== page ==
Children are buffeted in overwhelming directions during their formative years. There are so many options and expectations from society that many children founder in trying to discern how grow up to be the best they can be.
Coming-of-age books address emotional and social challenges that all children face, often beginning at the so-called “middle-grade” years (8-14). Despite supportive adults, most children learn to bury their insecurities under the inability to articulate discomfort. Children with unsupportive or absent adult leadership are even more hindered.
My goal with all my books’ characters is to provide fictional animal friends who experience what children do, such as bullying, ridicule, rejection, insecurity, and the universal seeking of where to belong. Finding your true self is difficult work, even as an adult. Beginning on the journey of self-discovery as an emotionally developing young person can be daunting and confusing.
I wrote this book to address the main theme of the importance of searching for your true self, regardless of setbacks and roadblocks from situations and other people. Everyone has inborn talents and interests and one will be happier if those traits are discovered and adhered to. Being true to yourself is crucial to the development of higher character attributes.
In DTW, protagonist Kaya, a dog who is raised by coyotes, struggles to figure out how to force herself to become a wild canid. But try as she might, she cannot take a life (she’s an Australian Shepherd—a herder whose instinct to kill has been bred out of her breed), and she can’t stay awake for night hunts (she’s a dog, after all). Kaya finds other ways to contribute and finds the value of mother love and sibling companionship.
Her father, however, is an unscrupulous, bullying, meanie who constantly berates her. He nicknames her, “Worthless,” and is incapable of seeing beyond what he sees as her failures. Early on, Kaya recognizes that her father has no morals or integrity. Even if she can’t identify his faults cognitively, she emotionally senses he is not worthy of respect. For a while, she is conflicted—she knows she should revere him as her father, but his lack of admirable characteristics negates any attachment to him or his ways.
Children who live with similar emotional and physical abuse by parents struggle as Kaya does to reconcile society’s push to honor thy father and mother, with the contradictory push to idolize positive role models in the adults around them.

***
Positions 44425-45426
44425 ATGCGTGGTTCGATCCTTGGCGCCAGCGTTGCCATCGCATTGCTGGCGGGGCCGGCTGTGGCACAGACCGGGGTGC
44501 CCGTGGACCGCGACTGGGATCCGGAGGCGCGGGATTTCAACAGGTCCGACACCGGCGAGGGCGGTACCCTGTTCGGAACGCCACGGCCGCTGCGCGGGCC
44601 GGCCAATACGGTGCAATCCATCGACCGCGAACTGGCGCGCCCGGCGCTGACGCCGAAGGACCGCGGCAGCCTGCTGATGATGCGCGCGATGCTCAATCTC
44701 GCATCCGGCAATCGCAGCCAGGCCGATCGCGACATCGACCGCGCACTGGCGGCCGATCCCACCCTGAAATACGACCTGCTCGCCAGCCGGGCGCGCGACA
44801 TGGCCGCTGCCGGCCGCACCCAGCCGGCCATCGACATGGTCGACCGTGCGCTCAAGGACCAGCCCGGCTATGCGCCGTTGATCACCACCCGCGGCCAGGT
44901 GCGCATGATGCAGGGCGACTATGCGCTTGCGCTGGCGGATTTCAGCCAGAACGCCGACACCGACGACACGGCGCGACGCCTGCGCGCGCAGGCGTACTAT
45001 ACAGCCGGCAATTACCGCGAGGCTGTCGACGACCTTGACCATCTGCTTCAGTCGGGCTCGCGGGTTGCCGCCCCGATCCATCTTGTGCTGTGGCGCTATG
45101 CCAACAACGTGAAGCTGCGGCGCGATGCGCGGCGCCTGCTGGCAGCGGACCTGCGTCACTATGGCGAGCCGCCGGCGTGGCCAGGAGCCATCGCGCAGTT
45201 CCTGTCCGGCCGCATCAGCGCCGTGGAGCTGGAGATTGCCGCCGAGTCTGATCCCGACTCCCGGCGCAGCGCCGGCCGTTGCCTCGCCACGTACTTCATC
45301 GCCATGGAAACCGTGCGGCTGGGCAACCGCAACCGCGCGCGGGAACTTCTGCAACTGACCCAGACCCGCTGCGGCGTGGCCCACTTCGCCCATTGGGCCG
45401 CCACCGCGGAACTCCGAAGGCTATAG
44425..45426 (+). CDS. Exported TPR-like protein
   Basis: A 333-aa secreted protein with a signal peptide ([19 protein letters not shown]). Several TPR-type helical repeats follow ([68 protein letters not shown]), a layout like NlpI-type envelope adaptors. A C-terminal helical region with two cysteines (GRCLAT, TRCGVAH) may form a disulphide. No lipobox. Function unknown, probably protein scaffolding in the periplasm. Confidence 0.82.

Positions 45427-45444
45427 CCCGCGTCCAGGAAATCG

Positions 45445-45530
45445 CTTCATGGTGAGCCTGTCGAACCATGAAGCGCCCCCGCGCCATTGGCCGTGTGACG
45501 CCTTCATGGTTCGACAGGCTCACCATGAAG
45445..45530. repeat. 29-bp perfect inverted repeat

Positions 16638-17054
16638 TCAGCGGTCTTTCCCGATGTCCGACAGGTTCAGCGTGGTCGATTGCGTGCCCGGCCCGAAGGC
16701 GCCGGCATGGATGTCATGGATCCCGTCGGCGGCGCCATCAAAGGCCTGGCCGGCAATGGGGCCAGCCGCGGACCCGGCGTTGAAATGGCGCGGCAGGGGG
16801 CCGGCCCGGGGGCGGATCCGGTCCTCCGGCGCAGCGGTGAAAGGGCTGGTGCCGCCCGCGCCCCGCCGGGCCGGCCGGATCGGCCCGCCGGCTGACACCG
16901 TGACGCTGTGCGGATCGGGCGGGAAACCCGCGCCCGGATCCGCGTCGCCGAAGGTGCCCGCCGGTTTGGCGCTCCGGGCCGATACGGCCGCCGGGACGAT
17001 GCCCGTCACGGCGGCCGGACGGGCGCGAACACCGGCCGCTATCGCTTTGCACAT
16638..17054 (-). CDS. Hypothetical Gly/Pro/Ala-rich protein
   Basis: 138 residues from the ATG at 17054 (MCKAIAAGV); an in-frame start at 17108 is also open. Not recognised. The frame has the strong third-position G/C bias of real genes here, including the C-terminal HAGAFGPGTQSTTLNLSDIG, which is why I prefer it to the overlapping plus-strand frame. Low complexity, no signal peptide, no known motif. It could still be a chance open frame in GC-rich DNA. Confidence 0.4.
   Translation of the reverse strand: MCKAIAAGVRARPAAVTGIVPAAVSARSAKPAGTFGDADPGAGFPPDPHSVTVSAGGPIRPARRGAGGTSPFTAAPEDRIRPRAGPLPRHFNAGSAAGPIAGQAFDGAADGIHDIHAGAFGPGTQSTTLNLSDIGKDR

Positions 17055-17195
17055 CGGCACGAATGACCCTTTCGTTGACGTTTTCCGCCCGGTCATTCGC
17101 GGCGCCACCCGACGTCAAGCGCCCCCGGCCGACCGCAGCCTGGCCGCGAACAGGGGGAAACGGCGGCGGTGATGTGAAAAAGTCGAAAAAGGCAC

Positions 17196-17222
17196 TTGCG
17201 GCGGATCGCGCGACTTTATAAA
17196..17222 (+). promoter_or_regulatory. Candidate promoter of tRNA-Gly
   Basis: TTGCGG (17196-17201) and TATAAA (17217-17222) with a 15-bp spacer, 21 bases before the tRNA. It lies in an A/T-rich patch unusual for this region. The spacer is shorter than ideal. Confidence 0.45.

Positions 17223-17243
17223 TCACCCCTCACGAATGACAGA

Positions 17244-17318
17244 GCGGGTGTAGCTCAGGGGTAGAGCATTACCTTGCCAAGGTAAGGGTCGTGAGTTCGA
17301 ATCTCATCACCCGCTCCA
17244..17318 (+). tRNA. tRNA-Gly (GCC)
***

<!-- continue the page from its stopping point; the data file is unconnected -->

Such children either mimic the cruelty they see and experience—often turning to violent “acting out,” such as animal abuse; or collapse into “learned helplessness” and timidly accept bad treatment; or purposefully seek out alternative guidance and lifestyles opposite of the ones they have been imprisoned in.
Animal abuse usually begins in frustrated, non-verbal, unsupported children in the middle-grade years, when children first discover their own power over those “below” them in the family food chain, which are often pets. Multiple studies have shown that without intervention, animal abuse always escalates into violence against people when these troubled children become adolescents and adults.
By utilizing “first paw” (person) telling, I strive to help young readers see the world through the protagonist dog’s eyes, mind, and heart—thereby tapping into inborn empathy, before the world teaches that child to bury his or her kindness. Having the dogs go through conflicts young human readers may experience first-hand, I hope that my audience can see there are other ways to deal with frustration, trauma, and betrayal.
Like Max and Gator, the stars of my other children’s books (see www.sunnyweber.com), Kaya battles her own innate demons. Yet she wants to emulate her courageous and kind coyote mother, and reject her cruel, closed-minded father. I wanted to show children that just because you are born into certain circumstances, you do have choices in whom and what you ultimately become.
Ultimately, Kaya must leave the family she can’t truly belong to and find her own way—utilizing her inborn talents and to learn skills that fit her nature. Just as children grow up and must leave home to strike out on their own, Kaya faces her future—sometimes with courage, sometimes with fear. But she knows there is no home to return to, until she finally finds she is at home within herself.